James Cameron’s amped up military sci-fi adventure, Aliens, turns 30 this weekend. Aside from Sigourney Weaver returning as our hero, Ellen Ripley, and the Xenomorph still a major issue for humans, very little is comparable between Cameron’s Aliens and Ridley Scott’s original Alien. One film is all high-concept action, the other a claustrophobic haunted house thriller.
Aliens broke new ground in 1986, becoming the first science fiction film to nab a Best Actress nomination for Weaver’s role. It was a major box office success, and it opted to increase just about everything that worked in the original for the purpose of action spectacle. But is it necessarily a better film than Scott’s seminal franchise starter? It probably depends on what you want from your Alien film.
The Case For Alien
Alien is an exercise in quiet tension, measured intensity, and Ridley Scott’s film has the distinct advantage of being the first. But beyond semantics and timing, Scott’s film is just about as close to perfect as a science-fiction thriller can be, and has ever been. While it borrows from sci-fi stories of the past (The Thing From Another World, Invasion of The Body Snatchers), Dan O’Bannon’s screenplay takes those influences and carves its own path of horror.
There are three major (and even more minor) elements that make Alien a masterpiece. First is the cast and their characters, a group of blue-collar space workers. These aren’t Jedi’s or ship captains exploring the universe, they’re tired corporate lackeys reluctant to answer the distress call. And Weaver, Tom Skerritt, Harry Dean Stanton, Yaphet Kotto, John Hurt (poor John Hurt), Veronica Cartwright, and Ian Holm, all create a lived-in familial environment amongst themselves. It was, in 1979, a fresh perspective on space travel.
Secondly, H.R. Giger’s Xenomorph is one of the greatest Lovecraft-ian visualizations of pure terror ever put on screen. What’s more, the way it evolves through the film keeps the audience off center, enhancing the shocks. First, it’s hatched from an egg, then it’s a face hugger, then the chest burster (poor John Hurt), then the fully-formed alien. The evolutionary skill of this “perfect organism” is part of what makes it so terrifying.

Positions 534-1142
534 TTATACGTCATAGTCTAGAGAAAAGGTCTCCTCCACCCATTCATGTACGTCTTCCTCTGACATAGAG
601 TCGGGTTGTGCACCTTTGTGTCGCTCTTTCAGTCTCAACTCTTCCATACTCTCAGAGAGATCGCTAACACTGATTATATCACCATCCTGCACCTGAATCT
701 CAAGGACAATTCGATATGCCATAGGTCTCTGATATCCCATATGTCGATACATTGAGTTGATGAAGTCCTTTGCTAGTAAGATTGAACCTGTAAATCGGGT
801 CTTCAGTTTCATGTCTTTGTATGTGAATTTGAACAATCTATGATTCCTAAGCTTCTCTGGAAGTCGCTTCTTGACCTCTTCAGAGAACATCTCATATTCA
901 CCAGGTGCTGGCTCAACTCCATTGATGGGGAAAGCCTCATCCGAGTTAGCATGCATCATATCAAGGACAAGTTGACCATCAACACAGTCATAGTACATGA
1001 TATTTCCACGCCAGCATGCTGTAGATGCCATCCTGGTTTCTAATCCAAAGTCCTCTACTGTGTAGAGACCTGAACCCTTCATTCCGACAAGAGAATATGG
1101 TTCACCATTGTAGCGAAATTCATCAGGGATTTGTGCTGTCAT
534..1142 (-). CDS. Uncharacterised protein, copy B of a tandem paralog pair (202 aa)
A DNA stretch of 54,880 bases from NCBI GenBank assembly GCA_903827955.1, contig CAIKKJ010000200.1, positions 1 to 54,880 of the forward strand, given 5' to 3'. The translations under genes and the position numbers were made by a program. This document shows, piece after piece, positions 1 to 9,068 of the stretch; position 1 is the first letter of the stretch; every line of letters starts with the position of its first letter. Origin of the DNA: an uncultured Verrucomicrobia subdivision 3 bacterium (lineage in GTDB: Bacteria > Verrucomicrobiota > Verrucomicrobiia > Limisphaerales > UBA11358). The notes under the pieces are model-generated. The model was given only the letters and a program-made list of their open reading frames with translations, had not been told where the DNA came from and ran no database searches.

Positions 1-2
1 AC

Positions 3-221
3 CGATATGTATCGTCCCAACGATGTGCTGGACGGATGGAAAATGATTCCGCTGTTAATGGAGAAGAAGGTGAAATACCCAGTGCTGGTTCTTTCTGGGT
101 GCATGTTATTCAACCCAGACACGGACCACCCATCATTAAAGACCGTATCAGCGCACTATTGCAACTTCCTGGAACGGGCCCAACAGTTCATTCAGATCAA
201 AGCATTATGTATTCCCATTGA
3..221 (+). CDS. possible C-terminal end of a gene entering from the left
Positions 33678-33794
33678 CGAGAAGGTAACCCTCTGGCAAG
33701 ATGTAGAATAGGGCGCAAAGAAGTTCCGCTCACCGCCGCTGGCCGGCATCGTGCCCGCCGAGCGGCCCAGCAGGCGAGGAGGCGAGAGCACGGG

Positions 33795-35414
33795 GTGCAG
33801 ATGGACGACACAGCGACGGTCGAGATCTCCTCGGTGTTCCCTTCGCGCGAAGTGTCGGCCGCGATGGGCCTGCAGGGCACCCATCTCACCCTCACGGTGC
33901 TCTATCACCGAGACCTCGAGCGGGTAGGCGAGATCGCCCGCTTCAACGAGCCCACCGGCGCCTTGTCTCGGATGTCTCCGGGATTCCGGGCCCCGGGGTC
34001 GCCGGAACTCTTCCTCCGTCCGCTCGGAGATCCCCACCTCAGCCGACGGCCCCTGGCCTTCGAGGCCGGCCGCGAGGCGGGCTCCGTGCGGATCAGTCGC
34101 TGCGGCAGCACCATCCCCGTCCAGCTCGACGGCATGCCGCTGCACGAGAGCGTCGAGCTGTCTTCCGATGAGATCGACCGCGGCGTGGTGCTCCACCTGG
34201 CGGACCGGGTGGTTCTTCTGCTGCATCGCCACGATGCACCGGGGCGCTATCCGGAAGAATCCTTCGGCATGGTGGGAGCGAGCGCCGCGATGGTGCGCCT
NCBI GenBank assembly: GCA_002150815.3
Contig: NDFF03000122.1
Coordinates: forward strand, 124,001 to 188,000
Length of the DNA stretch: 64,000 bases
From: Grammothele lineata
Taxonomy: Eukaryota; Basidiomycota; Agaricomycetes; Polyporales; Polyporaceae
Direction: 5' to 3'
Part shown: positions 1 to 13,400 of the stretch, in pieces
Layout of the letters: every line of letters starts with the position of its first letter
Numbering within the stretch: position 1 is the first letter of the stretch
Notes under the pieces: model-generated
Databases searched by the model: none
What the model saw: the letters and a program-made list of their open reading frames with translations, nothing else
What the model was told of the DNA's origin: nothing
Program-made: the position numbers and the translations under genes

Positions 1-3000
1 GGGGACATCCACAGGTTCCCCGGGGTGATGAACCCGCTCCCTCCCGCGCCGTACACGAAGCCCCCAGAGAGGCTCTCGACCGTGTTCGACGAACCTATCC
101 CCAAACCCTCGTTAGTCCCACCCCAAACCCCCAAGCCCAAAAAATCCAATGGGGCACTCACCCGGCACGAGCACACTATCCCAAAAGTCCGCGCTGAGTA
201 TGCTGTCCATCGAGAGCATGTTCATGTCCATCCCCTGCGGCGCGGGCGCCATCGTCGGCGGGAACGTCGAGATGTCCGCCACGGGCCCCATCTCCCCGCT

And then there’s Sigourney Weaver’s Ellen Ripley. In most conventional sci-fi films, Tom Skerritt’s Dallas would be the clear hero. But not here, and the decision to have Ripley vanquish the alien at the end of the film and set her up as one of the first female genre heroes was a watershed moment for cinema. Alien was a crucial film, it remains vital and important, and will forever be one of the very best of its kind.
The Case For Aliens
Where Scott’s original film was a claustrophobic thriller with a small cast and one alien killer, James Cameron’s follow up seven years later took everything up to 11. Aliens isn’t the same sort of story, different in tone and scope, and it takes the intimacy of the original and replaces is with wild, kinetic action and thrilling set pieces. This is a military action thriller.
The expansive cast holds its own against Scott’s original. Michael Beihn and Paul Reiser are the standout additions, and while Bill Paxton’s “Game Over Man” Hudson might be the most memorable soldier, he’s pretty annoying. The creation of the alien queen and the battle between Ripley and said queen – with Ripley in the robotic cargo machine – is absolutely thrilling. Aliens runs full bore through its plot and should be vaunted for the fact it earned Sigourney Weaver a Best Actress nominee.
Aliens might be bigger, louder, more exciting with wall-to-wall action, but those things don’t necessarily translate to better when held up to Scott’s original film. There are issues in Aliens that hinder the overall product. First of all, Newt is a beating. There, I said it. She’s brutal, and pretty unnecessary in the grand scheme. And despite the roided-up action in Aliens, the film feels bloated and overwrought at times. And again, when held up next to Alien, a film without a single ounce of fat on it, Aliens stumbles.
The action in Aliens is tedious at times, shooting and exploding and on and on, and the rules of the Xenomorph are pushed aside so the soldiers can blow apart dozens upon dozens of them. These aliens have acid blood, a single drop of which burned through several layers of the ship in Alien. This time around, Xenomorphs are blown apart over and over, their blood and innards flying every which way, and their acid blood does very little damage. There’s some, but given the amount of blood spraying everywhere, it seems the entire set should dissolve. That may be nitpicking, but its also a noteworthy omission for the sake of action.
Aliens is also a dreary and dark film to watch. Scenes are hidden in darkness, murky visuals, and one scene near the end of the second act is lit in a garish red light for far too long.
Cameron’s Aliens has its merits, and should be admired for a number of reasons. But when held up against the powerful Scott original, its flaws shine through. Alien is, hands down, the better of the two pictures.